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One-drink limit: Feds pushing for lower DUI standards

One-drink limit: Feds pushing for lower DUI standards
Posted at 5:22 PM, Sep 03, 2014
and last updated 2014-09-04 09:29:40-04

Members of the National Transportation Safety Board are lobbying Virginia and other states to reduce the threshold for drunk driving to 0.05 from the current national standard of 0.08.

NTSB member Mark Rosekind made the pitch again Wednesday in New England, at a conference moderated by the area's American Automobile Association. Rosekind make a similar presentation to Hampton Roads police officers at a Virginia Beach conference earlier this year.

Supporters say the tougher standard will save lives, but critics say it will turn casual and responsible drinkers into jailed criminals.

"If you are impaired and behind the wheel, you should not be driving," said attorney Mike Goodove, of the Southside chapter of Mothers Against Drunk Driving.

At a blood-alcohol concentration of 0.05, said Goodove, "You're a danger."

But a restaurant trade group said this would result in arrests for people who enjoy a glass of wine with dinner.

"It would essentially make it impossible for women to drink anything with their meals and feel comfortable driving home," said Sarah Longwell of the American Beverage Institute.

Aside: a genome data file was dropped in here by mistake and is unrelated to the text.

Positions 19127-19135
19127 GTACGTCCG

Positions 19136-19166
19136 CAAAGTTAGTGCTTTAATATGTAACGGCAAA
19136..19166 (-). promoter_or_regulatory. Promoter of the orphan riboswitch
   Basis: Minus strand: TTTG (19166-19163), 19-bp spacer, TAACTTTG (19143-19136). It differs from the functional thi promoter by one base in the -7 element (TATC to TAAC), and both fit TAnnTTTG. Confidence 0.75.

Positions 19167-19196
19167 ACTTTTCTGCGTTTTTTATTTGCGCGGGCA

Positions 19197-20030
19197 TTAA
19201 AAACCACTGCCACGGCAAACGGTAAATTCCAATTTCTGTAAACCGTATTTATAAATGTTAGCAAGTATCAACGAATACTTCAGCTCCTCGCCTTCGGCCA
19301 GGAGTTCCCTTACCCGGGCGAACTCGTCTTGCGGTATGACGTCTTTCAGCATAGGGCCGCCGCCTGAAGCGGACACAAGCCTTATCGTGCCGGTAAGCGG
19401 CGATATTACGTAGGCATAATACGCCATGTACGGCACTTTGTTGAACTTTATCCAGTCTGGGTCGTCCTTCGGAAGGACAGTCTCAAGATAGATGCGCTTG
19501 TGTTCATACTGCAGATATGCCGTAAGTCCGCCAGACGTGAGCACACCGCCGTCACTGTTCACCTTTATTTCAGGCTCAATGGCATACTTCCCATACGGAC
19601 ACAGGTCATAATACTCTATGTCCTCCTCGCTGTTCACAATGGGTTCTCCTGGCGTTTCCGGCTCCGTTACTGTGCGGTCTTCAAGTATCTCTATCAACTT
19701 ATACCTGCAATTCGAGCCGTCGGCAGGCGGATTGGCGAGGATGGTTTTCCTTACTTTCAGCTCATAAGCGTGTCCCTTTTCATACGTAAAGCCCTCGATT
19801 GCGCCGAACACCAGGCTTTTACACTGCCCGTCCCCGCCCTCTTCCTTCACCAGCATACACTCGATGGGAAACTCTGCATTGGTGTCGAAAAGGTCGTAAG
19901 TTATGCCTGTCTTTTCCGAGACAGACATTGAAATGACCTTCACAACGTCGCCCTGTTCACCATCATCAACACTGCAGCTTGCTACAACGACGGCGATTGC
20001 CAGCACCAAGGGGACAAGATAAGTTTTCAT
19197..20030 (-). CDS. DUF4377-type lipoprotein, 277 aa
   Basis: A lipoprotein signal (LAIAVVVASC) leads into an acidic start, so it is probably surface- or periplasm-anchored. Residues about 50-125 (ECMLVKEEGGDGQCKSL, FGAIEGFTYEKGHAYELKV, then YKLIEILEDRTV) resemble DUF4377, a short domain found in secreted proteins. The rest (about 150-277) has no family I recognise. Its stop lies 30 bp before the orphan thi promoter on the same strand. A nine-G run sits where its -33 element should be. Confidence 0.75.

Online BAC calculators show a 120-pound woman drinking two glasses of wine in an hour would register around 0.07. That's below the state's current limit, but well above the proposed limit. The calculators show a woman's BAC climbs quicker than a man's even if they are the same size.

"This would be devastating to the restaurant industry," Longwell said, "because it would preclude people from feeling comfortable having a single glass of wine with their dinner."

Goodove said this will be a tough sell to state lawmakers, but he says tougher laws are needed to end drunk driving.

"Do we want impaired individuals out driving on our streets, injuring not only themselves, but others?" he said.

After a year of lobbying, the NTSB has found a mixed reception. Several advocacy groups like the national offices of AAA and MADD have not adopted the NTSB's recommendations.